Last week, I wrote about how quality metrics are misused by healthcare reformers. They’re almost exclusively tied to bonuses or penalties from insurers. In other words, they’re used to increase or decrease the price providers get paid. This is a form of administrative pricing, which is a super economically inefficient way to set prices. And I proposed the alternative use of quality metrics–to help patients choose higher-value providers.
We give people quality metrics and they seem to generally do a good job shopping for the best value in pretty much every other industry, which drives competition over value. So why do we fail so miserably in healthcare?
The first problem is that healthcare is missing the thing that motives people to shop around for the best value: their money is on the line. I wrote about this a couple weeks ago. We need people to pay a little more if they choose a higher-priced provider. But when prices are opaque or unknowable beforehand, or when their insurance plan makes them pay the same regardless of the provider’s price (or if the insurance plan is complex enough that the patient doesn’t understand that they’ll have to pay more if they choose a higher-priced provider), people don’t perceive that their money is on the line. In that last sentence, I just listed four issues preventing people from actually caring what the price is!
And then there are the issues of having only one option (like in a rural area) and non-shoppable services (like during emergencies) and non-shopping-when-you’re-already-established-with-a-provider. Yeah, there are a lot of reasons people don’t shop for prices in healthcare! But in spite of all that, there are some good studies that show that people will actually shop for services when all the stars align.
I know that even if people have a hard time knowing prices beforehand, they theoretically could still shop just as vigorously for the highest quality.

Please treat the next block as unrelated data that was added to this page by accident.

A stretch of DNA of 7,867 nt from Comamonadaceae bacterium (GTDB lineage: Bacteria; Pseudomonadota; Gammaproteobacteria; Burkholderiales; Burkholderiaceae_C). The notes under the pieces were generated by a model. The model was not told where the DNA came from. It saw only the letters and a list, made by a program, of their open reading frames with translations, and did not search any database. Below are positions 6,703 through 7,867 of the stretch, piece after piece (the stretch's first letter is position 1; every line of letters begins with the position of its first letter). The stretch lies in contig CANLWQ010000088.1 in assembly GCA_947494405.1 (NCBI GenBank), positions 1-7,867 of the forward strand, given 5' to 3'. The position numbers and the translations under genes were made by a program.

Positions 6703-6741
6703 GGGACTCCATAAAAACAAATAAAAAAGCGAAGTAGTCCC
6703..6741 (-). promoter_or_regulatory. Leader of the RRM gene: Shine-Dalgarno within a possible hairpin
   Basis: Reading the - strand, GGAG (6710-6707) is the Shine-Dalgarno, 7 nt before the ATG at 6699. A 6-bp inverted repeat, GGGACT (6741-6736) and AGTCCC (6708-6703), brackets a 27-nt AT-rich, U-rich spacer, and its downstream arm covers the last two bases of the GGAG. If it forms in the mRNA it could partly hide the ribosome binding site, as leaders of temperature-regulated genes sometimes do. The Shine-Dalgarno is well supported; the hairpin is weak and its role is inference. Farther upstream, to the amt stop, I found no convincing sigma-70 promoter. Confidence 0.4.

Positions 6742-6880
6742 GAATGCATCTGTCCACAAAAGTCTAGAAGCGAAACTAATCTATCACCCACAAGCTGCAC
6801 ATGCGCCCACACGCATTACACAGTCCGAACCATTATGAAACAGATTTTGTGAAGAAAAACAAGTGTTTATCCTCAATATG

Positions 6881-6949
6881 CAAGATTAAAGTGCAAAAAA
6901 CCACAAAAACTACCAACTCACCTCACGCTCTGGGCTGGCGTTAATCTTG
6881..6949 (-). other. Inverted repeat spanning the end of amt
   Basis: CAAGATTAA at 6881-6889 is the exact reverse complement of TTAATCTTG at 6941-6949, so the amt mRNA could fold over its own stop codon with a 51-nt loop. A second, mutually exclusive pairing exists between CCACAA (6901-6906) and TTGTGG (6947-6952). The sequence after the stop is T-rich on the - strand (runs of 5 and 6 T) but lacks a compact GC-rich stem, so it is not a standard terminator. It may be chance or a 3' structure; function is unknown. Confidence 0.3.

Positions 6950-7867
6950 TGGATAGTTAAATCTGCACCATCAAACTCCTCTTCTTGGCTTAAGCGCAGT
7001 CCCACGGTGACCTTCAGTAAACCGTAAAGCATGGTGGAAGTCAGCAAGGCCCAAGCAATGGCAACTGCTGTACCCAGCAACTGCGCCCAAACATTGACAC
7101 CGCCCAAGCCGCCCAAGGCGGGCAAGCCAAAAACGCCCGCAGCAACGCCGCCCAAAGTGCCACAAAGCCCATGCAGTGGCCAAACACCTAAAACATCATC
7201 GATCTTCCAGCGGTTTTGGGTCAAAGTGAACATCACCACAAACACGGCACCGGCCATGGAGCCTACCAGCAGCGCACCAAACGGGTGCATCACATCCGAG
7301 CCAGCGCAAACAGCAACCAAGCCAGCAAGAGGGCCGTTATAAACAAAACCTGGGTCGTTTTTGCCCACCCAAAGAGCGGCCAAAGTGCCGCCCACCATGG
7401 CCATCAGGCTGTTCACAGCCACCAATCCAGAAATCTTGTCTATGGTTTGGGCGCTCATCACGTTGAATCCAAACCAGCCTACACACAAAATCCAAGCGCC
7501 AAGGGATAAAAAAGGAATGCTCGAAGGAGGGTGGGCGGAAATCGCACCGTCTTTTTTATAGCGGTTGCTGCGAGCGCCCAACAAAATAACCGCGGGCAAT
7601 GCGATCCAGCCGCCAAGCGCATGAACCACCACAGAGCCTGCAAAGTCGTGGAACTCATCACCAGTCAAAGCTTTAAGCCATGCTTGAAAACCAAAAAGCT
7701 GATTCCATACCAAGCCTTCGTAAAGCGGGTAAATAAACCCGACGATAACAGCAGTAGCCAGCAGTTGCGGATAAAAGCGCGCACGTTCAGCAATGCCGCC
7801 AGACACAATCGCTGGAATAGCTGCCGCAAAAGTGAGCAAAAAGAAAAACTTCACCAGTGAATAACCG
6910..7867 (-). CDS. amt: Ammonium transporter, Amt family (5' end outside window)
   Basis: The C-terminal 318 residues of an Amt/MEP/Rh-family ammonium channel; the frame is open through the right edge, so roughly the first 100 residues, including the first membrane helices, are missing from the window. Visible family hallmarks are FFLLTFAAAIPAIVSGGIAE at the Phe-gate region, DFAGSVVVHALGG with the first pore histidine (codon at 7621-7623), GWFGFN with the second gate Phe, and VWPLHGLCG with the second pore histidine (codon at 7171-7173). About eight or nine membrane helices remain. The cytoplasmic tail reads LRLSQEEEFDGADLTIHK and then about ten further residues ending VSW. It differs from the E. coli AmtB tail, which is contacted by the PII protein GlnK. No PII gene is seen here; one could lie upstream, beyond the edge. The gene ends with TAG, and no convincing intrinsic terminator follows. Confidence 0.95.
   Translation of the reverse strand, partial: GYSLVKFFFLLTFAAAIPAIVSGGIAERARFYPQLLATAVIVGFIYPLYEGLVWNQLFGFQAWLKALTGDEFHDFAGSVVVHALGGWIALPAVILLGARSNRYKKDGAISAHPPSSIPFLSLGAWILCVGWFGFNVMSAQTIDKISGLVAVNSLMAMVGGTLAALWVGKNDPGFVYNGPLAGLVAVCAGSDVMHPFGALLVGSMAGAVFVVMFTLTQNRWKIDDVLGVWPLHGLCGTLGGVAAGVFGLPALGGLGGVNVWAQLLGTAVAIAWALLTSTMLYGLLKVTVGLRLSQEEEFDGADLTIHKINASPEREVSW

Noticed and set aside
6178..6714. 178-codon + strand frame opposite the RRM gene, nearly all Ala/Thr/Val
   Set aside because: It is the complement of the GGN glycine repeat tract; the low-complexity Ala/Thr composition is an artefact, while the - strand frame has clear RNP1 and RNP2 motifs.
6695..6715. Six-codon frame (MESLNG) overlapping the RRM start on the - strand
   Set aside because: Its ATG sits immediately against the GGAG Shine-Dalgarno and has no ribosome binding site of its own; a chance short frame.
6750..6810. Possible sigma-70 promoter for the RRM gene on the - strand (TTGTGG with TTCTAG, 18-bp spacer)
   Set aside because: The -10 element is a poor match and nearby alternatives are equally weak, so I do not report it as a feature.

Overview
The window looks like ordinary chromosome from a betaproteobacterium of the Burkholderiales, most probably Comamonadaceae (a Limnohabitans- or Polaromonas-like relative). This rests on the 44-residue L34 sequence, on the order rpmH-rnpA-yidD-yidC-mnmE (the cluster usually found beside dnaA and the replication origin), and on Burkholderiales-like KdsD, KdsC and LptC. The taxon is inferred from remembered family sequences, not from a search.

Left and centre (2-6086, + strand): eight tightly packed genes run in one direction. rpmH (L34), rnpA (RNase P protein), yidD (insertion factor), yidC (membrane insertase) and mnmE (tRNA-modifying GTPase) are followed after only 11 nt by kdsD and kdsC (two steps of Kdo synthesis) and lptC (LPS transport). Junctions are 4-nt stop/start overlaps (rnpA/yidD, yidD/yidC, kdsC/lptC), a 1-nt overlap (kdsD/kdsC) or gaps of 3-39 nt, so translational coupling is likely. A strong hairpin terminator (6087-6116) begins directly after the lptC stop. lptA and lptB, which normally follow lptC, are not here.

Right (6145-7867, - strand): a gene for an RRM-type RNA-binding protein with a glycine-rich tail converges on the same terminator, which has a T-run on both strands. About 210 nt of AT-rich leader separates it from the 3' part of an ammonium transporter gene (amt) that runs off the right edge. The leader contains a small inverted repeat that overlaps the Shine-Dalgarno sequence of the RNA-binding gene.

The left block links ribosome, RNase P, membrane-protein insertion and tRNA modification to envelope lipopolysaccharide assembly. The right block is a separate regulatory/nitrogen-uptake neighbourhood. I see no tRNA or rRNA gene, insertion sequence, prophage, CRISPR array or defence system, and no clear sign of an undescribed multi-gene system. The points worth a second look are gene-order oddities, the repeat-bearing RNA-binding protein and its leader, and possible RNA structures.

But I think there’s something that happens when people can’t shop for price that sorta stops them from thinking about shopping for quality too. I haven’t seen any studies that prove this, but I suspect it’s a thing.
So let’s talk about the people who say, “Well if I don’t know what I’m going to pay, I might as well try to find the best quality option.” They use a variety of sources since there isn’t one single well-known and useful quality source out there. Usually they rely on recommendations from their doctor or their friends and family. If that person had a good experience, that’s a reliable indicator of quality, right?
Or maybe they decide to be brave and try Googling quality metrics. They’ll find something, certainly. But chances are they’ll find quality metrics that aren’t super relevant to what they actually care about. For example, maybe they’ll discover Medicare’s Care Compare website. What does 3 stars even mean? Even drilling down, how useful is it to know that a hospital’s safety is “below the national average” in 2 out of 8 metrics? How does that get weighed against a high recommendation of the hospital from a family member? Or, is that quality rating ignored because the hospital’s lobby is spacious and it advertises meals prepared by well-known chefs?
Compare the relative uselessness of those quality metrics to the example of Seattle’s Virginia Mason Health System when they were redesigning their low-back pain care pathway. They figured out that people care most about how soon they can get back to work (it’s expensive to live in Seattle, if you didn’t know) and, among other changes, made same-day appointments available. This was the quality metric people cared about, and their low-back-pain market share doubled.
After reading all these barriers to people shopping for the best value in healthcare, I hope you can see that (1) this problem is perfectly explainable and (2) it’s totally fixable. Can someone please tell the Medicare administrators that most of their current efforts at “value-based purchasing” are going to be close to useless? And tell them to look at getting rid of some of these barriers to patients choosing high-value providers instead.